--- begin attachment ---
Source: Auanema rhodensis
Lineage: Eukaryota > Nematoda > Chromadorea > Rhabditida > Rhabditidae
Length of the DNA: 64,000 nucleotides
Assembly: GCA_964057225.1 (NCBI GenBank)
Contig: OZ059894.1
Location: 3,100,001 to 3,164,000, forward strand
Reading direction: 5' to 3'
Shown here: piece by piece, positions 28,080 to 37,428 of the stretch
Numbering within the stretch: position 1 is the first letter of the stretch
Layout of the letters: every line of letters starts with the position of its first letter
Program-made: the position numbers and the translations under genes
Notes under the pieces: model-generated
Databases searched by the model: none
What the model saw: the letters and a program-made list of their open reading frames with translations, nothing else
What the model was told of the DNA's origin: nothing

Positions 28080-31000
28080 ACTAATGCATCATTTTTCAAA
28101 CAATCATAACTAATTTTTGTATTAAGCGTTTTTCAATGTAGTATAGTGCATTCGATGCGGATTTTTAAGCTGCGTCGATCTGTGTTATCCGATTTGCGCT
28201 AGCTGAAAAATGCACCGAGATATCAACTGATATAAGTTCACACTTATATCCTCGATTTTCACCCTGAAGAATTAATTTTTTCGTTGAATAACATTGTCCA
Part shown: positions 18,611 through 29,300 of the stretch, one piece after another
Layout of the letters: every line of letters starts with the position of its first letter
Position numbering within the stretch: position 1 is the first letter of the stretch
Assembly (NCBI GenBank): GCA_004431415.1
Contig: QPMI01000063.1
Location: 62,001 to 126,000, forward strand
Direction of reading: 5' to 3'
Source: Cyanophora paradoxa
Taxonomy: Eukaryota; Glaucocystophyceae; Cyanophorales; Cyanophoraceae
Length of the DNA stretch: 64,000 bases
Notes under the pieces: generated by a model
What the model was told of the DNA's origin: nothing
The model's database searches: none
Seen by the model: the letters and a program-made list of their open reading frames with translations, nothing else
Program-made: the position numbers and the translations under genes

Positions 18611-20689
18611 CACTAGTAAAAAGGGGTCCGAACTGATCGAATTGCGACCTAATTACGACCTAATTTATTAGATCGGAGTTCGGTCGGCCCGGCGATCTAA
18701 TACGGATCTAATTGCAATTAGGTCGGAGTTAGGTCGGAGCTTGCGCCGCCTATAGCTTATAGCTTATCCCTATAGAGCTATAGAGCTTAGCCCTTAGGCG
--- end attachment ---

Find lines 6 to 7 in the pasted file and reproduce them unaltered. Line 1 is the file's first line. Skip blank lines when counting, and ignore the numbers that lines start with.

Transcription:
Location: 3,100,001 to 3,164,000, forward strand
Reading direction: 5' to 3'